Assess the application of the policy of Containment in Southeast Asia between 1954 and 1975
Containment was a United States policy which involved military and economic strategies to prevent the spread of communism. This was due to the US’ fear of the domino theory, who suggested that if a country becomes communist, the countries around would have a greater risk of becoming communist too. Thepolicy had already been applied in Korea to prevent North Korea from invading South Korea. In Vietnam, the situation was already complicated, before the American intervention as the Vietnamese with Ho Chi Minh leading the Viet-Minh had fought the French for their independence during eight years. In 1954, a year after the end of the Korean War, the Viet-Minh defeats the French at Dien Bien Phuleaving the country to communism.
In 1954 took place the Geneva Conference, a response to the war. It was a conference between many countries who agreed to restore peace in French Indochina and Vietnam. The Geneva Accords, signed by France and the Democratic Republic of Vietnam guaranteed the independence of Laos and Cambodia while Vietnam was to be divided temporarily into two states at the 17thparallel: Ho Chi Minh was the recognized leader of the North and Ngo Dinh Diem ruled the South. Elections were to be held, but Diem always refused to prepare them in fear of the communist victory. The USA, on the other hand, did not push him for the same reason. Clearly, the USA were supervising the zone, and Diem’s actions, as it is seen in document A, a letter from Einsenhower to Diem: “discourageany who might wish to impose a foreign ideology on you free people”. There, the fear of communism is visible. However, why did the Americans get completely involved, to the point of sending troops? They had helped the French, sending arms and equipments, making the balance with the Chinese support of the Viet-Minh, but they had never sent men. They started in 1961, as Diem’s government was notefficient anymore: Diem lost popularity; he was a Roman Catholic when the three quarters of the population was Buddhist, he also had the reputation of being corrupted, and he introduced harsh security measures. This is why they decided to increase their military presence in South Vietnam, as before, they had only sent economic aid and military advisers: with a non-popular government, the South couldeasily become communist,especially that the North and the Vietcong had a big influence.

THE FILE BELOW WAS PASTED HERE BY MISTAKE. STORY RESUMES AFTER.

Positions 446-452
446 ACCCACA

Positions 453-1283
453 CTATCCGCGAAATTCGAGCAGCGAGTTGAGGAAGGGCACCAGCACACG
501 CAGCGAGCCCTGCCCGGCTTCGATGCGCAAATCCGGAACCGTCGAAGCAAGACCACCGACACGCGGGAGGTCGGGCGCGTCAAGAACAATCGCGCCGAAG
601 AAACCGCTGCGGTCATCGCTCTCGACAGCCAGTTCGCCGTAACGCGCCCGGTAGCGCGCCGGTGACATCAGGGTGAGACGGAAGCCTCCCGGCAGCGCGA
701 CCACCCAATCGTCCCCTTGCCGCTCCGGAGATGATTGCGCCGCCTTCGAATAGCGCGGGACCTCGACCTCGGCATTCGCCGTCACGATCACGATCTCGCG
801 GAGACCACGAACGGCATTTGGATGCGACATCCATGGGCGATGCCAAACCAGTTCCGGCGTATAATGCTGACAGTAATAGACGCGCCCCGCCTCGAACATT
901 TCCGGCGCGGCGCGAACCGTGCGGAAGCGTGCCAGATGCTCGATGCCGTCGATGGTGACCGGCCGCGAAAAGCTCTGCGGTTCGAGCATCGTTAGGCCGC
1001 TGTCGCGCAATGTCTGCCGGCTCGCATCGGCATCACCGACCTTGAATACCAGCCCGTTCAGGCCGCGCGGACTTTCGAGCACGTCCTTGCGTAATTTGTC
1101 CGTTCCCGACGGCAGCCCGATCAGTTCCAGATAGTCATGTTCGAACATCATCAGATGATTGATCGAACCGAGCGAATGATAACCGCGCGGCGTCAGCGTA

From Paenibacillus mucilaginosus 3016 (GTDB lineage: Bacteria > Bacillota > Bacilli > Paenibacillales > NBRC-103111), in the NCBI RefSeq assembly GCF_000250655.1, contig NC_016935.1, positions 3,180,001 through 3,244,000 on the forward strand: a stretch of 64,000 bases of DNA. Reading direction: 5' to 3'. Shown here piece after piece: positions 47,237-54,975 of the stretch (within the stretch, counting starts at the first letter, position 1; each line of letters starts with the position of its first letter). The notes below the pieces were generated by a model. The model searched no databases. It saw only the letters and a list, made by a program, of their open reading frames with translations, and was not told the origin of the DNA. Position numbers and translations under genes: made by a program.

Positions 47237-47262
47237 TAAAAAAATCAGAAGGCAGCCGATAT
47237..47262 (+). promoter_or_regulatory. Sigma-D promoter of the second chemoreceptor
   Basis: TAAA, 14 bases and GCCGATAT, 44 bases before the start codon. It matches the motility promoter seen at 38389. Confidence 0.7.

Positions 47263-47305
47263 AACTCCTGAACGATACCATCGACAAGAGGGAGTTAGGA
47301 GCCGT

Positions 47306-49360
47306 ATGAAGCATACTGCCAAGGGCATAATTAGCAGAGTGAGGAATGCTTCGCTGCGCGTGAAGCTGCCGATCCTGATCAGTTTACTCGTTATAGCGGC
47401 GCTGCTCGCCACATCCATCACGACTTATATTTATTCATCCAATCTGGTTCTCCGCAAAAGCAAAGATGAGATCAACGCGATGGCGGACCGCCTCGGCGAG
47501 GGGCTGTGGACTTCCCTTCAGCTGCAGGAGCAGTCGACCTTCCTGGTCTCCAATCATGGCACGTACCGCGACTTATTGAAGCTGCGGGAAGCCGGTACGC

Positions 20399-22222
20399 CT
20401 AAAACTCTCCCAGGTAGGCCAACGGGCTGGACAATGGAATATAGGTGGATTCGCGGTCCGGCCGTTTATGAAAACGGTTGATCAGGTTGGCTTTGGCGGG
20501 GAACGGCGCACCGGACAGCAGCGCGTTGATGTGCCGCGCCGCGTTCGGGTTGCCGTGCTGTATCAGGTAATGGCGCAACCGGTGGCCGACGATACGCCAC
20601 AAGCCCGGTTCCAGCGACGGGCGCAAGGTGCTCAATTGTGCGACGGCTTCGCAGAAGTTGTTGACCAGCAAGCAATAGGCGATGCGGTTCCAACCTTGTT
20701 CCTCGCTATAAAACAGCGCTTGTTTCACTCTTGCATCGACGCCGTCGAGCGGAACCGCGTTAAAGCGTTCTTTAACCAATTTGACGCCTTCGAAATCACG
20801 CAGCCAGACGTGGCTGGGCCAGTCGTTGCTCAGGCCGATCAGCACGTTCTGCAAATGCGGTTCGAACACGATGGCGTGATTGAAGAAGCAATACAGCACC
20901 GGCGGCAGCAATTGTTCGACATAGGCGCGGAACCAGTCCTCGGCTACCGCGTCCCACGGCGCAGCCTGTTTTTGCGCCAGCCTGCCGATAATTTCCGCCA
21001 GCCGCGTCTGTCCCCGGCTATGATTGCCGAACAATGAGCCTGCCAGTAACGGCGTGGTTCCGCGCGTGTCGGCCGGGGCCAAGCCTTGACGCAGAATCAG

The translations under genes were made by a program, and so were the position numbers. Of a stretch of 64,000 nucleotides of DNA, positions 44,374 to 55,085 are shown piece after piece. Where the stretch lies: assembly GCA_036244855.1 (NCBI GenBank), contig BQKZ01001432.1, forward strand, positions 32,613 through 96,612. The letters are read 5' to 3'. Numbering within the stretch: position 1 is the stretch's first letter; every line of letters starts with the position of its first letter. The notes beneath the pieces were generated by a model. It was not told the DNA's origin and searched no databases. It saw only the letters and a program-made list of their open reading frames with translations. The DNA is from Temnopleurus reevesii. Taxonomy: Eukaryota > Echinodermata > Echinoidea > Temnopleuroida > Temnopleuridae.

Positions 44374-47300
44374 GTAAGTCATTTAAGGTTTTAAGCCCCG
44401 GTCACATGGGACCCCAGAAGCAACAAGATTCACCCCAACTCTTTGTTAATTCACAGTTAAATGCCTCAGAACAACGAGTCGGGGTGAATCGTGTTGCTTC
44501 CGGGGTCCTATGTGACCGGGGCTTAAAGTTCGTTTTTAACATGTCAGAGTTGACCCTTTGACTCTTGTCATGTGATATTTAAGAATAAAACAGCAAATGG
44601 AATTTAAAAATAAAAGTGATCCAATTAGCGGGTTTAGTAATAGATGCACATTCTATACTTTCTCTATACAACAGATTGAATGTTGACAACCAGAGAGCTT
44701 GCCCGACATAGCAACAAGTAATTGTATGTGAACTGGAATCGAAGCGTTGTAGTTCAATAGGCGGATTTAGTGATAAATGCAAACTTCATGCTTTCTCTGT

There were three phases in the war, based on the different American presidents. The first one is Kennedy’s, who lasted two years from 1961 to 63. He introduced the “safe village” policy, which consisted in moving the local peasants into fortified villages, in order to isolate the members of the guerrilla. Thisdid not work, as it was impossible to make a distinction between the peasants and the Vietcong. These were often part of villages, and had support from the rest of the inhabitants. How could they trust more the foreign soldiers than their family? Kennedy also sent 16,000 men, helicopters and equipment. The second stage, was Johnson’s very violent offensive. He sent half a million troops in theSouth, and bombed the Northern cities and the Ho Chi Minh trail from 1965 to 68, considering the fact that they were following Ho Chi Minh’s ideas. However, this was not very effective as the Vietcong hid in the countryside, and knew the country much better than the Americans. In 1968 they managed to capture over two thirds of the towns and villages, proving the inefficacity of Johnson’s policies,and creating more anti Vietnam war movements in the USA, reducing the population’s support. This is why when Nixon arrived, it was clear that he had to create a new tactic. Instead of sending even more soldiers which would have been useless, he introduced a new theory called Vietnamization. It consisted in using the South Vietnamese population, training them and rearming them in order to defend...
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